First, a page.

Remember, You’re Just a Small Fish in a Big Pond, But You Can Still Do Your Best
It’s all right if your blog post, article, or poem doesn’t go viral this time
As a writer. You create your work alone. You sit in the spare room at home, plugging away, or have carved out a nook in the living room where you write. When your words are on paper (or online) though, you want recognition it’s there.
I’ve come across writers who say they don’t need feedback or want approval, but find their claims frayed around the edges. After all, if you don’t care whether anyone reads your work, why display it? Write in a journal and tuck your words under your pillow where no one will see them.
The truth be known, no writer hits publish and then forgets about having sent their baby naked into the world. They are eager for feedback. They want to know they’ve written something that makes an impact.
When your writing makes no impact
Sometimes, your articles disappear into the cyber-sphere. You cast your words to the great wide Internet, and nothing happens.
Maybe, you write a personal blog and metrics show no one’s interested. Or, you publish on another site (this one, perhaps), and there’s no standing ovation. Or worse still, you can see people read your article through to the end, but they didn’t clap, highlight, or leave a positive comment.
Even worse than the former scenario, what if a reader just doesn’t get what you write? Rather, they find the wrong end of the stick and leave a negative comment that, had they read your words well, they’d know isn’t relevant.
What’s happening when your writing falls flat?
Those scenarios happen to all writers, not just you. At the time, though, you imagine there’s something wrong with your work. You think it’s inferior, or curators or readers have it in for you.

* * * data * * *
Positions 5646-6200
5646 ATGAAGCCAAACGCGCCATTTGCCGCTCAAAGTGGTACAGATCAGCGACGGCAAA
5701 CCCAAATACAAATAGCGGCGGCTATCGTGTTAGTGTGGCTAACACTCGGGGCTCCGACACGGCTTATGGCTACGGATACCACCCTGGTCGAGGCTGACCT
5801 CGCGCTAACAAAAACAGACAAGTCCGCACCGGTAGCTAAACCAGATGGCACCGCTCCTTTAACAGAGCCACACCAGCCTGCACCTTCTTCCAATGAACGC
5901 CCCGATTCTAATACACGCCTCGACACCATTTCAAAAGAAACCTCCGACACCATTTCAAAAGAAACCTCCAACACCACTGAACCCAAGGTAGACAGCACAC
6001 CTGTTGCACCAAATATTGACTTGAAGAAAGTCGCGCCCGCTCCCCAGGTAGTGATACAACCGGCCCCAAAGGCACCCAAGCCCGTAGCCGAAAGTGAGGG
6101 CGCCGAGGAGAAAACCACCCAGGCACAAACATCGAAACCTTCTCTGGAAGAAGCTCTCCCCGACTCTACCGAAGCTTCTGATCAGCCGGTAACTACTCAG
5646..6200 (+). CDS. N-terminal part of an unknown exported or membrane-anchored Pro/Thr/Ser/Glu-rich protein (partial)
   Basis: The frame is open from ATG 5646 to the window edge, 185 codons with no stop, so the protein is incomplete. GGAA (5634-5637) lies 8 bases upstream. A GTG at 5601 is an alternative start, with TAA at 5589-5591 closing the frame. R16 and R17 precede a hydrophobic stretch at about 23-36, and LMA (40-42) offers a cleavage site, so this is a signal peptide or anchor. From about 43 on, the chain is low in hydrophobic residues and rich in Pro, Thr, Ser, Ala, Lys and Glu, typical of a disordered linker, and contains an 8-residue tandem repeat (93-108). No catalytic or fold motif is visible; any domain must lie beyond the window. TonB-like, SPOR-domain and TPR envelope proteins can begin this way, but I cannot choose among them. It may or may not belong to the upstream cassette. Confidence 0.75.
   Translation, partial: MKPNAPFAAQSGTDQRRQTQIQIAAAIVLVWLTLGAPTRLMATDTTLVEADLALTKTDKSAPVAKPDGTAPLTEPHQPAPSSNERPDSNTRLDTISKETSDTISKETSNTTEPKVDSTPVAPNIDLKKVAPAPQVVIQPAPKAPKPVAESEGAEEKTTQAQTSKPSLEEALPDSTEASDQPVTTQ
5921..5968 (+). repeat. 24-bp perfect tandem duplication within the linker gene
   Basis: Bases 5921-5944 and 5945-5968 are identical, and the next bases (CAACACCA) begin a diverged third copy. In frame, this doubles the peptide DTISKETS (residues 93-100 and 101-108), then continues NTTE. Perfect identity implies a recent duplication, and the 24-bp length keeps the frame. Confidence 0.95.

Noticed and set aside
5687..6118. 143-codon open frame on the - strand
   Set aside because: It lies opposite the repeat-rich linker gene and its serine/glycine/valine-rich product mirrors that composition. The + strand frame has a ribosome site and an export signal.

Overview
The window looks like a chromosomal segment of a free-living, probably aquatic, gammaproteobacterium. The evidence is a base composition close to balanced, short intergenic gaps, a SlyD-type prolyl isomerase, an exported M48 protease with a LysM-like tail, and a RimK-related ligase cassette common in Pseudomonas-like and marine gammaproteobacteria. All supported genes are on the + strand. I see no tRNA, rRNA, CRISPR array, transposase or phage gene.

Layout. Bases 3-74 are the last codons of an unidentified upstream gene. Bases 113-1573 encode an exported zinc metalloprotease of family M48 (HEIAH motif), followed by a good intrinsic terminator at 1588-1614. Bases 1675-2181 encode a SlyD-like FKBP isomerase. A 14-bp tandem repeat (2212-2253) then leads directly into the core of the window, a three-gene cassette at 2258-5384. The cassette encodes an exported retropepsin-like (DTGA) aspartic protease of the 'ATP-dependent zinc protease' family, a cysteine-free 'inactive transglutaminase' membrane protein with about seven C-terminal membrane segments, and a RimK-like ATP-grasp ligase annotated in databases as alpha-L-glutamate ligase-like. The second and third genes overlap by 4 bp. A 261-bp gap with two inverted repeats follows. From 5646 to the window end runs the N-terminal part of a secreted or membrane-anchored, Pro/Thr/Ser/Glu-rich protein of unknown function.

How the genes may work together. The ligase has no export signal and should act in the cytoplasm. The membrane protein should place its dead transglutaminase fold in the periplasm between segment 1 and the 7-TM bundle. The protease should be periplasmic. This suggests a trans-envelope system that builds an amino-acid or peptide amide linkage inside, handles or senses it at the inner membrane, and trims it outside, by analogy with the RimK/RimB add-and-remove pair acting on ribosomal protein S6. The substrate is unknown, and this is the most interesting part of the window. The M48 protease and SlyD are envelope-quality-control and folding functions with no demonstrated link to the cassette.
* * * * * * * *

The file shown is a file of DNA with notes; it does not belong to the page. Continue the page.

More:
In reality, nonetheless, the tide of data and articles that whistle through publishers' doors, on and offline, is like a tsunami. They can’t accept them all. And the same is true for readers. With a vast array of choices before them, they will select whatever catches their eye the moment they want to read.
Your articles might not pop up at the right time to coincide with the right readers. Or, maybe plenty of other writers just hit the jackpot today and chose winning topics.
But you can revamp dodgy work
Just because your articles or blog posts are overlooked doesn’t mean to say they aren’t valuable. I’ve sometimes gone back and examined mine, polished them up a little, and published them to “Recycled” — so there’s no attempt to pretend they are new — and they’ve been curated.
I’ve also looked at my older articles and discovered superficial blunders. They are small, but that’s enough to stop them from making the grade. So, I improve them, and they are more successful.
Often, the trouble with my older work is the title, and the same might be true for you. Strong titles grab attention. When you’re a small fish in a great ocean, you must shine, or nobody will hook you out. Your work will sink to the depths until you drag it back out and revamp it.